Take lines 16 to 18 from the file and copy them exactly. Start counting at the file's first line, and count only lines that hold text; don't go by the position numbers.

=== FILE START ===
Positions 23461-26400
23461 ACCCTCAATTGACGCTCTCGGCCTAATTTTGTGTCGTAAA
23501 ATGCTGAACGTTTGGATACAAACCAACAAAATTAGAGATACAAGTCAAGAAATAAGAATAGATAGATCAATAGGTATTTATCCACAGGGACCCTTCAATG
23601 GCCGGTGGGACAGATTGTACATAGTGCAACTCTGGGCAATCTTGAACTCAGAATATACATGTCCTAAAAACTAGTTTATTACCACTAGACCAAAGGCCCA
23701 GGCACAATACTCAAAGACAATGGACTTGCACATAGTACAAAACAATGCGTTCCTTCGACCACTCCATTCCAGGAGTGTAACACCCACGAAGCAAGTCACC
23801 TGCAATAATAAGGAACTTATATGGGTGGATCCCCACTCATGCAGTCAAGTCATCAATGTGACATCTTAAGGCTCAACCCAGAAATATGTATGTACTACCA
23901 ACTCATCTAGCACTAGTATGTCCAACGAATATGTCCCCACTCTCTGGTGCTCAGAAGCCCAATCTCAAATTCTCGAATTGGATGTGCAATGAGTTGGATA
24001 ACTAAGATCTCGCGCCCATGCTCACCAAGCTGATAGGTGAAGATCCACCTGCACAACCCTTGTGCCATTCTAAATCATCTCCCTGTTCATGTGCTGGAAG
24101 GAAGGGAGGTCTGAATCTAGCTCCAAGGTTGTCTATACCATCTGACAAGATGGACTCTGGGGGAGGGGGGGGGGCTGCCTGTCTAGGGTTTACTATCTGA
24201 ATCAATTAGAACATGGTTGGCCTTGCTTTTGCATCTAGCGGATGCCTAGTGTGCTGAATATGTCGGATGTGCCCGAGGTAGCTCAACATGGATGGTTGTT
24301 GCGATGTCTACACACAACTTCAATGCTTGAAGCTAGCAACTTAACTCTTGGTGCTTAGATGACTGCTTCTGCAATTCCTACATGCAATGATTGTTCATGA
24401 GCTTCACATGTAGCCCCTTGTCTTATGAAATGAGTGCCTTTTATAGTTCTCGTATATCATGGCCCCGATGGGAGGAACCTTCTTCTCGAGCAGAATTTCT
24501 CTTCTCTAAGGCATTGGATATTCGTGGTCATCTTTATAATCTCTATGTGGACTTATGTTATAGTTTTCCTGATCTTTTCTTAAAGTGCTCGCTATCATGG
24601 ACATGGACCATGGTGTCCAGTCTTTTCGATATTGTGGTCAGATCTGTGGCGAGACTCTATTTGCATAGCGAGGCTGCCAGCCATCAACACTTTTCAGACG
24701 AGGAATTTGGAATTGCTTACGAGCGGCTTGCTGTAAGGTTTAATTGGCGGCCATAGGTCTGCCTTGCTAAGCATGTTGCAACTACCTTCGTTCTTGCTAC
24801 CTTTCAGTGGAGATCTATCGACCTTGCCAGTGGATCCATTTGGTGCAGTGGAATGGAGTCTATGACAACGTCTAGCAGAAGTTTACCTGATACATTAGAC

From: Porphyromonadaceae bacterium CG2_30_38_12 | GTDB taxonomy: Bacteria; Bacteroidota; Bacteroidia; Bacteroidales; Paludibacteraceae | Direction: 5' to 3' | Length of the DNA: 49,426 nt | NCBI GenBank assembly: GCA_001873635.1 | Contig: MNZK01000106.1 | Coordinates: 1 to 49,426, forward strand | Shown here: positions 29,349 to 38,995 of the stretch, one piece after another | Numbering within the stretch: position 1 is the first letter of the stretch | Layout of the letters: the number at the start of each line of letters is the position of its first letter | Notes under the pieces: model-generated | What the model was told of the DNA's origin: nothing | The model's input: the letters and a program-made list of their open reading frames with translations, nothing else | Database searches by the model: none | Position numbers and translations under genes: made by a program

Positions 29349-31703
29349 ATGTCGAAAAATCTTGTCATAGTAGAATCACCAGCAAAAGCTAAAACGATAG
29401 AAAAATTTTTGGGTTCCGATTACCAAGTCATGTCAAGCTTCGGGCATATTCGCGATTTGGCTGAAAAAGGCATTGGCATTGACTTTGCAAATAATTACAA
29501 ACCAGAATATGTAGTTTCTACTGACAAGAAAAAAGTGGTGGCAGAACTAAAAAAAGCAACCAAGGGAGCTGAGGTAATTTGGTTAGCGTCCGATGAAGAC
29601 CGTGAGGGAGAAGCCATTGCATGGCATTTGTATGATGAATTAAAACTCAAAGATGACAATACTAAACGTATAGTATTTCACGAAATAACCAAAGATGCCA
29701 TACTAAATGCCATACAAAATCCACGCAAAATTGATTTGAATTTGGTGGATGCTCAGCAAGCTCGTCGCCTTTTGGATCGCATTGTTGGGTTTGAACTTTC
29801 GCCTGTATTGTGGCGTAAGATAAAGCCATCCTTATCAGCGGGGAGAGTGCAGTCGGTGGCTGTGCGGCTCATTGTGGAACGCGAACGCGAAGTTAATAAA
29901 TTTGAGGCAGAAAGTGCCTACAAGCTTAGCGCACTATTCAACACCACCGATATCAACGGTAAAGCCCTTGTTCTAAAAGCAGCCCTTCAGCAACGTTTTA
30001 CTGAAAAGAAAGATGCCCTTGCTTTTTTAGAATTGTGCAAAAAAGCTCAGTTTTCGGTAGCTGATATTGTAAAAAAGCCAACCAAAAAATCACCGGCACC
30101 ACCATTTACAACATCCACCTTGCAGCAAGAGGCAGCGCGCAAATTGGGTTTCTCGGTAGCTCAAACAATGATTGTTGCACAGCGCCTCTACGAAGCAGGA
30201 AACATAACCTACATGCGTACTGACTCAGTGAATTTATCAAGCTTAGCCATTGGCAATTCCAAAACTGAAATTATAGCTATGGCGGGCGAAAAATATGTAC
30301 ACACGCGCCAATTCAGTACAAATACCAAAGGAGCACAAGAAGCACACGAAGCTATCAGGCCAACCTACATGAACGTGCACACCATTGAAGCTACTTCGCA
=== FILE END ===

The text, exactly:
24801 CTTTCAGTGGAGATCTATCGACCTTGCCAGTGGATCCATTTGGTGCAGTGGAATGGAGTCTATGACAACGTCTAGCAGAAGTTTACCTGATACATTAGAC

From: Porphyromonadaceae bacterium CG2_30_38_12 | GTDB taxonomy: Bacteria; Bacteroidota; Bacteroidia; Bacteroidales; Paludibacteraceae | Direction: 5' to 3' | Length of the DNA: 49,426 nt | NCBI GenBank assembly: GCA_001873635.1 | Contig: MNZK01000106.1 | Coordinates: 1 to 49,426, forward strand | Shown here: positions 29,349 to 38,995 of the stretch, one piece after another | Numbering within the stretch: position 1 is the first letter of the stretch | Layout of the letters: the number at the start of each line of letters is the position of its first letter | Notes under the pieces: model-generated | What the model was told of the DNA's origin: nothing | The model's input: the letters and a program-made list of their open reading frames with translations, nothing else | Database searches by the model: none | Position numbers and translations under genes: made by a program

Positions 29349-31703